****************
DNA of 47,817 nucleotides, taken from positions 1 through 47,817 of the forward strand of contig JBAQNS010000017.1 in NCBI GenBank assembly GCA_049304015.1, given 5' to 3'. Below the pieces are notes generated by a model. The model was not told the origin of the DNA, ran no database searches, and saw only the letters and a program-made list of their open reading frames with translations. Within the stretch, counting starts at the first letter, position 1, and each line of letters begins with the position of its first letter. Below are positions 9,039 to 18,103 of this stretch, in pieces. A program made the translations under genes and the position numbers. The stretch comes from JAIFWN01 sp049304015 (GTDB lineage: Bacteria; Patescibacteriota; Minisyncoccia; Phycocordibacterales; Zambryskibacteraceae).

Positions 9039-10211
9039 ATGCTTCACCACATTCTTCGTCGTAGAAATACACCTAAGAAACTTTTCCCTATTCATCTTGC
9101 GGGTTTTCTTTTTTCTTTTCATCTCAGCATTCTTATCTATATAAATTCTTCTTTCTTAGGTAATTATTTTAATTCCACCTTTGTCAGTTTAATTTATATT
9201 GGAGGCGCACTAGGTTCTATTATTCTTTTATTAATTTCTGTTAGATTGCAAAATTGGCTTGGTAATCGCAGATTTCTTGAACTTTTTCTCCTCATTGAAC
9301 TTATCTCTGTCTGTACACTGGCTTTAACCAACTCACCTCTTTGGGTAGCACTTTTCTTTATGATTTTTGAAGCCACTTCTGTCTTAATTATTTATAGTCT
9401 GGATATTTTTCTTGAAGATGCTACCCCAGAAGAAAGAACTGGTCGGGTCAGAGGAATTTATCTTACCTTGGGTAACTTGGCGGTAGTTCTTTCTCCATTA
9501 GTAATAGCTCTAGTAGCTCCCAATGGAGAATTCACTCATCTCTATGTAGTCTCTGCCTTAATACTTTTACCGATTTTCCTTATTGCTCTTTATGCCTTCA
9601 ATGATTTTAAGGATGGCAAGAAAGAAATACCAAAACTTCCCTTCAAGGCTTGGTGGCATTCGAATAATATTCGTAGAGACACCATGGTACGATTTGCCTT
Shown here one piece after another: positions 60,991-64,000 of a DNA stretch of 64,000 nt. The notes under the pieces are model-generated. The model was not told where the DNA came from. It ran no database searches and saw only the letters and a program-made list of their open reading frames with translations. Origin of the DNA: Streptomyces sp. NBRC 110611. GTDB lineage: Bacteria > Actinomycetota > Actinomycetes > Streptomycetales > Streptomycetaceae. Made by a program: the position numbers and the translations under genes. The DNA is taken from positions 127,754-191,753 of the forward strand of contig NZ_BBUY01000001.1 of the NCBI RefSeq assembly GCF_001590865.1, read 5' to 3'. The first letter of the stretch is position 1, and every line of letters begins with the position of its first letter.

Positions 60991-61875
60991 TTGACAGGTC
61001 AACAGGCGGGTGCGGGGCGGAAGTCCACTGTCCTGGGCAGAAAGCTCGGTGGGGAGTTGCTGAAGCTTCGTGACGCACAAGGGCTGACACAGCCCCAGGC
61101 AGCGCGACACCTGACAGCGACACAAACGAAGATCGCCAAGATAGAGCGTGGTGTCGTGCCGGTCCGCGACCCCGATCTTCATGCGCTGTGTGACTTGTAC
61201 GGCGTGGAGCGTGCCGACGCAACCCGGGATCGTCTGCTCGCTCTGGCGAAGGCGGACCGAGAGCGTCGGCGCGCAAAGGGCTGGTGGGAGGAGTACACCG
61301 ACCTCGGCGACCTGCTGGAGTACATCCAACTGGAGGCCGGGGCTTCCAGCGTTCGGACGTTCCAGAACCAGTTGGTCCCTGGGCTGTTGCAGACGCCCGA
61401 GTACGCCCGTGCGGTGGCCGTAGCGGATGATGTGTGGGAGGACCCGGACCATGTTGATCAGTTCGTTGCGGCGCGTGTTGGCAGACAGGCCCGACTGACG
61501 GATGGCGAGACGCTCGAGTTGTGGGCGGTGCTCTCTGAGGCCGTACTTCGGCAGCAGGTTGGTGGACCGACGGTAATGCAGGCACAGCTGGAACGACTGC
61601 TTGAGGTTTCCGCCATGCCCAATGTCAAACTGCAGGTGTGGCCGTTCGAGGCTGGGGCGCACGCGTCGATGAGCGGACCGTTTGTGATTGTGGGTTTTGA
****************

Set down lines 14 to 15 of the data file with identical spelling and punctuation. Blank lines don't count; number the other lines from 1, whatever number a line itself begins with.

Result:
61101 AGCGCGACACCTGACAGCGACACAAACGAAGATCGCCAAGATAGAGCGTGGTGTCGTGCCGGTCCGCGACCCCGATCTTCATGCGCTGTGTGACTTGTAC
61201 GGCGTGGAGCGTGCCGACGCAACCCGGGATCGTCTGCTCGCTCTGGCGAAGGCGGACCGAGAGCGTCGGCGCGCAAAGGGCTGGTGGGAGGAGTACACCG